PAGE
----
• Banks and Financial Markets in Times of Uncertainty
  • Monetary Policy Governance and Macro-prudential Issues
  • Corporate Governance in Financial Institutions
  • IMF and Structural Adjustment Programmes
  • Heterodox Economic Policies
  • Econometrics for Economic and Administrative Sciences
  • Operational Research Methods and their Applications to Political Economy Issues
  • The Fourth Industrial Revolution and the Future of Global Economy

Poverty, Inequality, and Income Distribution

  • Politics of Inequality and Income Distribution
  • Inequalities across and within Individual Countries in the World Economy, and What Can Be Done?
  • Political Economy of Globalization Discourse: Divergence or Convergence?
  • Poverty Alleviation and Equitable Growth
  • Inequality, the Role of Social Capital and Sustainability of Happy and Inclusive Growth

Economic Development

  • Opportunities and Challenges for Development after Global Economic Crisis
  • Social Conflicts, Social Movements, and Development
  • Rent-Seeking, Corruption, and Development
  • Institutional Quality, Administrative Capacity, and Development
  • Late Development and Developmental State-Building, and Its Critics
  • Trade and Industrial Policy for Development
  • Static vs Dynamic Comparative Advantage
  • Global Value Chains and Transnational Corporations
  • Science, Technology, and Innovation Policies for Development
  • R&D, Technological Capability Building, and Development
  • Diffusion of Technology and Development
  • The Future of Vocational Education and Training in the Era of Fourth Industrial Revolution
  • Shared Economy
  • Sustainable Development
  • Challenges to Achieving Sustainable Development Goals
  • Green Buildings, Innovation, Productivity and Efficiency
  • Renewable Energies
  • The Fourth Industrial Revolution and Development

Public Economics, Public Finance, and Public Management

  • Market Failure and Government Failure
  • Liberalization, Privatization, and De-Regulation
  • Crowding-in and Crowding-out
  • Positive and Negative Externalities
  • Public Goods and Public Bads
  • Market-Society Tension and Social Policy
  • From Minimal to Regulatory State
  • Institutional Change, Governance and New Public Management
  • Fiscal Rules and Constitutional Economics
  • Shadow Economy and Corruption
  • Fiscal Institutions, Taxation and Economic Development
  • International Tax Competition and Its Effects on Development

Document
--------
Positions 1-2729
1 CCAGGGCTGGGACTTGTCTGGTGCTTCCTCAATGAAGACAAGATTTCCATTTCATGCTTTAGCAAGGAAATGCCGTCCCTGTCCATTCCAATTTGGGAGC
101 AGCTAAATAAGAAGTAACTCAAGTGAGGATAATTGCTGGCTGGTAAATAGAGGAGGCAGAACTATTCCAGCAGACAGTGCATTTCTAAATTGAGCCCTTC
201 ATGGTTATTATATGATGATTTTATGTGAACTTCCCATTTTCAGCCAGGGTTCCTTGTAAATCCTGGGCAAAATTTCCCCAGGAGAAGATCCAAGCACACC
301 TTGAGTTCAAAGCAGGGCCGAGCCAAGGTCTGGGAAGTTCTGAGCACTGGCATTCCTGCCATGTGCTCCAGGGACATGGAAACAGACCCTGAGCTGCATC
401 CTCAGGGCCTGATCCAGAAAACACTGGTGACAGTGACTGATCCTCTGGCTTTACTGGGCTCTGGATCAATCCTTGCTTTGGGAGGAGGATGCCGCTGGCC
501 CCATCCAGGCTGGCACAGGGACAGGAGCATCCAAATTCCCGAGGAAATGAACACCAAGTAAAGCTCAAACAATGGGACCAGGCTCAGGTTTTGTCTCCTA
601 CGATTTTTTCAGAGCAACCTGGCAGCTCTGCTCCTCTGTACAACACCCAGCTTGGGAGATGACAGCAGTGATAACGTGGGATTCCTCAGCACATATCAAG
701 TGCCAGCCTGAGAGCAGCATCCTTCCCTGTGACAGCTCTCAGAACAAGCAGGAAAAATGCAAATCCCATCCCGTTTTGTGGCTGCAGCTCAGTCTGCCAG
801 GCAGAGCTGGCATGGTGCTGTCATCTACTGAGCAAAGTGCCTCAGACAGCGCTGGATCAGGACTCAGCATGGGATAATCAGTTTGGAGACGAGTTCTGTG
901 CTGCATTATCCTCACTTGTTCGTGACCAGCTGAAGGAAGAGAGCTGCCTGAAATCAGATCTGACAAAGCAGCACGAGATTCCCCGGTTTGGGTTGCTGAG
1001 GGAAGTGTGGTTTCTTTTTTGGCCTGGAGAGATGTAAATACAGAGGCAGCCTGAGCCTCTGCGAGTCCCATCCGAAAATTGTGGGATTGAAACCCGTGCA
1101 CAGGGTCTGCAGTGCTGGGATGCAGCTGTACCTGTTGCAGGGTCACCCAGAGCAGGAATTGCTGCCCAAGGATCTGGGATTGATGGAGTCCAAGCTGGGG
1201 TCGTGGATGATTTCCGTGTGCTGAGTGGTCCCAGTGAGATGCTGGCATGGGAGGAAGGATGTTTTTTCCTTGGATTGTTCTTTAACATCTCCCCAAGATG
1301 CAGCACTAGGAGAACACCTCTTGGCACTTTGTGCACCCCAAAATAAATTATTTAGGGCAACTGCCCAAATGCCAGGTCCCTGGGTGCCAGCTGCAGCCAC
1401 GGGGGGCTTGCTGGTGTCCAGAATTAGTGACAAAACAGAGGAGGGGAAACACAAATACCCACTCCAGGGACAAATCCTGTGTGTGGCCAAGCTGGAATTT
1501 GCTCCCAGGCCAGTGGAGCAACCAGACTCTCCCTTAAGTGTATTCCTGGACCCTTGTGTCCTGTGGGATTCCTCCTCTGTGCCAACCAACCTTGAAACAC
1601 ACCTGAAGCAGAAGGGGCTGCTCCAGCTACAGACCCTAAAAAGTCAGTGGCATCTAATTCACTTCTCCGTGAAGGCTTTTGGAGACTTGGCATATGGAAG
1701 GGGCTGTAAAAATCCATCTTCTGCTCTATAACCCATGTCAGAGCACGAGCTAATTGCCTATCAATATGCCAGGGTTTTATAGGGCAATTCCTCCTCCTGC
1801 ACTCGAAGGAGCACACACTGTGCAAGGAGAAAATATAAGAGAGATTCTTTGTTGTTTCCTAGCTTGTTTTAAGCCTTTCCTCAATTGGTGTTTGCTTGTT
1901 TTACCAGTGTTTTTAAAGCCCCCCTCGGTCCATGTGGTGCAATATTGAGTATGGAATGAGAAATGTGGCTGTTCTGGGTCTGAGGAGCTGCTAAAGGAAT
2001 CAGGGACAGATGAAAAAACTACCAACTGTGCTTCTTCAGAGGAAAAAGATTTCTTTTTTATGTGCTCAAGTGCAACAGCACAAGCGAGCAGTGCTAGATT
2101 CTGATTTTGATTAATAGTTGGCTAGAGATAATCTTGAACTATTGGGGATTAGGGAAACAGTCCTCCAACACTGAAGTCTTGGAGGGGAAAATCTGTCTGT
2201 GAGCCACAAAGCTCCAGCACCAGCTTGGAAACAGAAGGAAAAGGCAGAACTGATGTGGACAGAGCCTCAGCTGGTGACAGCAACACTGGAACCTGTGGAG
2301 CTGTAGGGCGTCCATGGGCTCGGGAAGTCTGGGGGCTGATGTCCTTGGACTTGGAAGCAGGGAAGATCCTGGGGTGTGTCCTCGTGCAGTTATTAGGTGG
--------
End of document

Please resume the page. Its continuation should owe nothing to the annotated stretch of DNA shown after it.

• Tax Non-Compliance and Under-Investment in Public Goods
  • The Interplay between Monetary Policy and Fiscal Policy
  • Public-Private Partnership and Development
  • Global Public Goods

Business Enterprises in Turbulent Environment

  • Crisis Management and Risk Management
  • Market Liberalisation and Impact on Supply Chain
  • International Business Environment and Entrepreneurship
  • Mergers, Acquisitions, Restructuring
  • Business Policies, Strategies, and Performance
  • Manufacturing: Strategy, Technology, and Organization
  • Supply Chain Management
  • Lean Production and Total Quality Management
  • Customer Satisfaction, Customer Loyalty and Retention Strategies
  • The Emergence and Growth of Non-Bank Payment Systems
  • Inclusive Business Models, and Social Entrepreneurship
  • Sustainable Business, Production and Consumption
  • Consumer Attitudes to Ecological and Ethical Issues
  • Knowledge Management and E-Business
  • Information and Communication Technology and E-business
  • New Entrepreneurship Dimensions (Sharing Economy, Freelancing, Self-Employment)

Labour Economics

  • Productivity, Shocks, and Labour Adjustment
  • Commodification of Labour Relations
  • Labour Movement and Trade Unions
  • Minimum Wage Impacts: Going Beyond Employment Effects
  • Flexible Employment and Unemployment
  • Labour Market and Employment Generation
  • College Admissions, Supply of Skills, and Mismatch
  • Job Types and Wage Growth
  • Policy Alternatives for Improving Female Labour Force Participation and Career Choices
  • Labour Market Discrimination and Gender Wage Gaps
  • Wage Determinants and Dynamics

Demography, Gender, and Migration

  • Demographic Economics
  • Population Dynamics
  • Race, Class, and Gender
  • Conflict, War, and Gender
  • Gender, Aspirations, and Performance
  • Gender Norms and Differences in Behaviour in the post-#MeToo Era
  • Regional Shocks and Migration Flows
  • Immigration, Health and Happiness
  • Refugee, Immigrant, and Minority Issues
  • Cross-Border Migration, National Identity, and Nation-State Interactions